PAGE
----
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Be a Tigger . . . Tiggers Bounce July 7, 2010

Posted by nrhatch in Happiness, Life Balance, People, Spirit & Ego.
7 comments

Rik Scott posted some worthy words of wisdom this morning:

How To Write When You Have Nothing to Say.

As is par for the course, his words, and the comments which followed, got me thinking ~ in this case, about the impact others have on our glorious Egos and fragile psyches:

Many people have only one way to prop themselves up in life . . . by discouraging others from starting the climb. 

The trouble is not what they say to us . . . it’s how we choose to interpret their words, and internalize them.

We allow ourselves to become discouraged so easily.  At times, a hurtful word or glance is all that it takes to derail our fragile Egos.

Spirit, of course, waits patiently in the wings . . . ready to help us glide up, over, or around the obstacles in our path.

When we grow discouraged from using an external reference point (rather than Our  Internal Compass), we need to give ourselves a warm hug and get back to making our own kind of music:

When we look to others for guidance (for what to be, do, say, or think), we’re relying on a constantly shifting external reference point.  When we attempt to predict and accommodate the vastly divergent opinions of those we meet (rather than being, saying, or doing what we feel), we’re engaged in a energy-draining guessing game. 

Constantly looking outside ourselves for guidance is akin to navigating through the woods . . . across shifting terrain . . . in the middle of an earthquake . . . by looking at a compass gone haywire.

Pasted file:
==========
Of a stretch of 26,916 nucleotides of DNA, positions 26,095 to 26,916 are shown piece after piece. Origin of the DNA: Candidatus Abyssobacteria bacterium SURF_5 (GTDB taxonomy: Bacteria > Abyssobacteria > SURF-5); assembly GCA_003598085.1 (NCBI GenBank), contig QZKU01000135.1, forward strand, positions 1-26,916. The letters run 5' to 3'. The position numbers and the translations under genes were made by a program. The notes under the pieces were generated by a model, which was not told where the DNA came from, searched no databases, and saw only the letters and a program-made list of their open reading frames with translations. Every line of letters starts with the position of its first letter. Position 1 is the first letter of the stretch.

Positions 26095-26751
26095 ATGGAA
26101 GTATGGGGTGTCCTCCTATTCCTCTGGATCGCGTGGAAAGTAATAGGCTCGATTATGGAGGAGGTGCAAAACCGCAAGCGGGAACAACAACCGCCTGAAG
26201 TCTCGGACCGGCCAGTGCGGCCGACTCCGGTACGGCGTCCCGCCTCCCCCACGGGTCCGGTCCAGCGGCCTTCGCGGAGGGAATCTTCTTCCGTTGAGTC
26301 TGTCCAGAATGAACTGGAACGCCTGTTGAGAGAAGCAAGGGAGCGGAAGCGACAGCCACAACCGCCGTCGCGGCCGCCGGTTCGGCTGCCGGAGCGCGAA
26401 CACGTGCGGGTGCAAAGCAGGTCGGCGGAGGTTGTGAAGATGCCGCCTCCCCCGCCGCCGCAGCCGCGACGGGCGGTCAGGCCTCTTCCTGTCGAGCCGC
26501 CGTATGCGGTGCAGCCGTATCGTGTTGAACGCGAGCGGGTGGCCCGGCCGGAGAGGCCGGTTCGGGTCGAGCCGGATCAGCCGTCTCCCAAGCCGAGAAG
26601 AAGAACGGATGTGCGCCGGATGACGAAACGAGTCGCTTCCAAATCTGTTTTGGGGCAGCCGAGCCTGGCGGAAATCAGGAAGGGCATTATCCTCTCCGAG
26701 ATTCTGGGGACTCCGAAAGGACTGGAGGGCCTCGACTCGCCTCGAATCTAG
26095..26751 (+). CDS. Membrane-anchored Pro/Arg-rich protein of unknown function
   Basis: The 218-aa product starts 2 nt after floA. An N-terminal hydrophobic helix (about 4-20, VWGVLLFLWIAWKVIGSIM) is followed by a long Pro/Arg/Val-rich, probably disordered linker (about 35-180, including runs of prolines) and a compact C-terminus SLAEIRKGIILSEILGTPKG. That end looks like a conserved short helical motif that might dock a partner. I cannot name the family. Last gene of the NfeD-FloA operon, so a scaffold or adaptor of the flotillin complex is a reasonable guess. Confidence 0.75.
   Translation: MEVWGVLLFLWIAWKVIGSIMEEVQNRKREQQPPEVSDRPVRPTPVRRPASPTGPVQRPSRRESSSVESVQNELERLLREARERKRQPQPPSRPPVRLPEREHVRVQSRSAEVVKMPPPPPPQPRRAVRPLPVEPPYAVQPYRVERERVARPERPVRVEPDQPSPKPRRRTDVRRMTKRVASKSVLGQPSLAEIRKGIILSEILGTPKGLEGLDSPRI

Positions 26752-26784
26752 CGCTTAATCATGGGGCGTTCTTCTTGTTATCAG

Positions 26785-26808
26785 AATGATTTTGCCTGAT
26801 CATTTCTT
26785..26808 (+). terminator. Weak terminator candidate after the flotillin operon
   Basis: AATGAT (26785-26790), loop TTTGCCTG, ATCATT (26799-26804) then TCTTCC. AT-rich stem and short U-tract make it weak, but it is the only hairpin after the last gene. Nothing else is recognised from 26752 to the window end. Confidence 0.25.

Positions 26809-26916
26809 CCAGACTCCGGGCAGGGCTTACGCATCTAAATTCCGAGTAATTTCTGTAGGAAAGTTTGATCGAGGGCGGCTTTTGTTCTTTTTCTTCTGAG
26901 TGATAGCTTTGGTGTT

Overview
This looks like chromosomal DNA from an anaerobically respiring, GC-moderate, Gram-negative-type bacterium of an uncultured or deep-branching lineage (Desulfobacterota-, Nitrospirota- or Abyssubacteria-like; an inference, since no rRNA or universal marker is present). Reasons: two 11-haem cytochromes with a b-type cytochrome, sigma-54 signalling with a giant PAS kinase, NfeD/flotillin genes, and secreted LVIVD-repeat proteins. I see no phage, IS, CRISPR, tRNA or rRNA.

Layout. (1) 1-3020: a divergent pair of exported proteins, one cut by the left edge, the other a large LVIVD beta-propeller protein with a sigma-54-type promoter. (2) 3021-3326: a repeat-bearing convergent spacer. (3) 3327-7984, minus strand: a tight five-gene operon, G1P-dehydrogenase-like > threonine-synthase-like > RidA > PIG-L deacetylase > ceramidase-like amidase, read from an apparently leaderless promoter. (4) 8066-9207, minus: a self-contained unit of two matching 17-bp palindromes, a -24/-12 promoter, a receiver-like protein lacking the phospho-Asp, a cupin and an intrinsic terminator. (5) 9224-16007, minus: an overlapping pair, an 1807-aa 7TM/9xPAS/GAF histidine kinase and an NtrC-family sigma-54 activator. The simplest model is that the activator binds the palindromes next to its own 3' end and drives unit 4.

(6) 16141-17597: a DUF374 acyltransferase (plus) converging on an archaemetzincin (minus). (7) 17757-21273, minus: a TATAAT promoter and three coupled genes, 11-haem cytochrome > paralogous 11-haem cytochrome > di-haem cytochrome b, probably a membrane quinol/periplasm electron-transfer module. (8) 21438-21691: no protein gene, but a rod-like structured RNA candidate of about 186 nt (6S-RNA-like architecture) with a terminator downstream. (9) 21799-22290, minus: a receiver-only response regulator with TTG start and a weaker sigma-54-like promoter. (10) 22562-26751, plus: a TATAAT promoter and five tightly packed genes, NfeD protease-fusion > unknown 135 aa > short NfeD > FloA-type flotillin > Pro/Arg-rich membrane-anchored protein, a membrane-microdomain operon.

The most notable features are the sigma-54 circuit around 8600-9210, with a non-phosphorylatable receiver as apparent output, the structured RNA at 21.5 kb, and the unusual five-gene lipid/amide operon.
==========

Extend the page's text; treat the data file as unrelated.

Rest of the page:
How utterly exhausting and unnecessary.

Look deep, the answers lie within.

Quote:  You do not even have to believe in yourself or your work.  You have to keep yourself open and aware directly to the urges that motivate you. ~ Martha Graham

Related posts:  Accept Your Irrelevance * Live Your Life * Simplify Your Life *  A Minuet in Time * The Last Lecture

Rhoderic Land: King Kong Tonight July 7, 2010

Posted by nrhatch in Humor, Music & Dance, Nature, Writing & Writers.
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Cindy Taylor introduced readers to Rhoderic Land and his marvelous song, King King Tonight by saying:

I seldom do this, but I am so enamoured of this song that I want to share it. I’m not sure exactly what speaks to me so loudly; the nostalgic feel of the video, the camp and elegant rendition of the song, or the frightfully witty lyrics. Suffice to say I confess to having a bit of a crush.

Intrigued, I pushed “play” and developed a crush of my own!

Not only did it make me smile, I heard it dancing in my head all day . . .

via The only Cin (where you’ll find the lyrics!)

You can find Rhoderic on Facebook:  Rhoderic Land

Art is Not Transparent July 7, 2010

Posted by nrhatch in Poetry, Writing & Writers.
12 comments

Art is not transparent
Art is not one-size-fits-all
Art is open to interpretation